Just like my experience with the Scooter from yesterday’s post.  Stepping out of order created mass confusion and problems.  It cost me extra money.  It cost me extra time.  It made me bleed on my carpet.

And all of this ties directly to home decorating.  See, when folks overhaul a room in their home (or, remember when people used to build new houses?).  When folks overhaul a major part of their house and start over with new carpet, new wall colors, new furniture . . . new everything . . . it can be a complicated and confusing job.

I meet these people at RepcoLite all the time.  They stand at the color racks and try to figure out what in the world they should pick for their colors.  They look at over 3,000 options and before long, their brain starts to smoke.

They grab colors they like–blues and greens and tans and greys–and then they head off to the carpet store (or, if they’re at our Lakewood RepcoLite, they just turn around and browse the samples)–and they try to find a carpet they like that matches their colors.  But many times they can’t–not exactly–so they decide to put that part of the decision off until later and they head to the furniture store.  There they look for couches they like and try to match one to their paint colors.  And again, 9 times out of 10, they can’t do it.

Before long, they end up back at the paint store, looking for new colors.  And this time, they’re even more frustrated and confused than before.

They’re starting to hate the process.  They’re starting to dream about colors and they’re starting to call those dreams, “nightmares.”  They’re arguing with their family, their tempers are short, and they’re, in a phrase, “sick of it all”–the whole remodel, the redecorating, the repainting–all of it.

But there’s good news!  The reason they’re so sick of it–the reason you’re so sick of it if you’re in that same boat–is because you’re most likely working out of sequence.   Is it possible you’re working your way through the home decorating recipe out of order.  Are you doing what I did when my wife and I baked the pie?  Or what I did when I tried to build the scooter?  Are you doing things first that should be saved for last, you’re doing things last that should have been done earlier?  Well, if you are, no doubt the whole thing is confusing, frustrating, mind-boggling.

But there’s good news as I said.  There’s a recipe you can follow.  It will help you discover order and clarity in your decorating process and it will make everything you do, every step you take, easier and less painful . . . and most likely, even fun.

Tomorrow, I promise, we’ll cover those steps.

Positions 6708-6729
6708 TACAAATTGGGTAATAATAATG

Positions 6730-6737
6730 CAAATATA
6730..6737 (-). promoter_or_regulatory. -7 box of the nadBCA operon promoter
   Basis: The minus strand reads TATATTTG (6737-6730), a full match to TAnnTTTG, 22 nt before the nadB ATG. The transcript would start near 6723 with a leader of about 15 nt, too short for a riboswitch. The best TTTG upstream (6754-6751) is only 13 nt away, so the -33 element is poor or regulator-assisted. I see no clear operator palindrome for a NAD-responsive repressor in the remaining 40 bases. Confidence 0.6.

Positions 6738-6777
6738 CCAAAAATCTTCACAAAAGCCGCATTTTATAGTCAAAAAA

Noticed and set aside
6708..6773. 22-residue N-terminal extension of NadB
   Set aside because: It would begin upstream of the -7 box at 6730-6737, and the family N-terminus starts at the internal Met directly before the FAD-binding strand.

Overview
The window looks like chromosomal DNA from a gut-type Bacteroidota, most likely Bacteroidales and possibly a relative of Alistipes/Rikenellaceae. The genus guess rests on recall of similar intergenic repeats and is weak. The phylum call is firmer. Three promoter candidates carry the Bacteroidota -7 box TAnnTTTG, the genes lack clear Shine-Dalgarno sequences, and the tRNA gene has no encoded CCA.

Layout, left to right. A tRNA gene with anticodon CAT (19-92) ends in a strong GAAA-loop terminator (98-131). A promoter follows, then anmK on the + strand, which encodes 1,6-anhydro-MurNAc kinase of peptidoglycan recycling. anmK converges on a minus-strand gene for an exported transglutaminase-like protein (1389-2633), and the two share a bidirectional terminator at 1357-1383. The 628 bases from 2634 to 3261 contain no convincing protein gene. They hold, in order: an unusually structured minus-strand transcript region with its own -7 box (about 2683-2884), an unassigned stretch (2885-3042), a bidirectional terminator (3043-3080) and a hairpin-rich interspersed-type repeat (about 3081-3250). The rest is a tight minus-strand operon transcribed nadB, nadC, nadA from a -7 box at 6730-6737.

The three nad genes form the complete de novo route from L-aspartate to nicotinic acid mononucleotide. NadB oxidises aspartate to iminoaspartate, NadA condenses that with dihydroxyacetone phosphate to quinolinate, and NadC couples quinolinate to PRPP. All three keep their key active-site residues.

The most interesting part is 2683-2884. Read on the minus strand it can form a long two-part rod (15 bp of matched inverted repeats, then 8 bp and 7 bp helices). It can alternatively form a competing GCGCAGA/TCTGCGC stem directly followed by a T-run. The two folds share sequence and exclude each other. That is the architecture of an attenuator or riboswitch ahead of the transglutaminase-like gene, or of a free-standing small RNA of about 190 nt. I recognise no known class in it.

Some Assembly Required

super_fix_it_dadEvery Christmas or birthday our kids get one or two toys that have those dreaded words on the box:  Some Assembly Required.  I know all parents out there reading this know the pain those simple words cause.  Oh, the box usually tries to calm us down and trick us by telling us not to worry, that the assembly is easy.  Or that it only takes 5 minutes, but we know the truth. See, we know how WE WORK.

Let me explain by using a brief example.  We bought my daughter a scooter a few weeks ago.  We brought it home and opened up the box and many small plastic and metal pieces fell out.  Naturally, I groaned.  (See, even though the box rattled when I shook it and even though it said “Some Assembly Required” I was still hoping that the “assembly required” meant I had to put stickers on and that the rattling sounds were just a whole bunch of those little packets of silica gel that come with new shoes.)

When I saw that the rattling parts were really washers and nuts and screws; and when I realized that “Some Assembly Required” meant I had to build the entire scooter from scratch . . . well, I wasn’t terribly happy.  I was tired.  I wanted to rest.  I’d just been at Target with 5 small children.  I NEEDED quiet and rest.  But I knew I was not to have either of these things.  Because Tessa was standing there, looking at me with big brown eyes (that always have fire smoldering just beneath the surface) and a quivering lip.  And so, against every inclination in my body, I decided to trudge through the task and build the scooter.

The first step was easy:  Amassing my tools.  It took only 5 minutes and I was seated on the floor of the living room with screw drivers, a hammer, and a couple different pliers.  I felt ready.  I knew I could do this.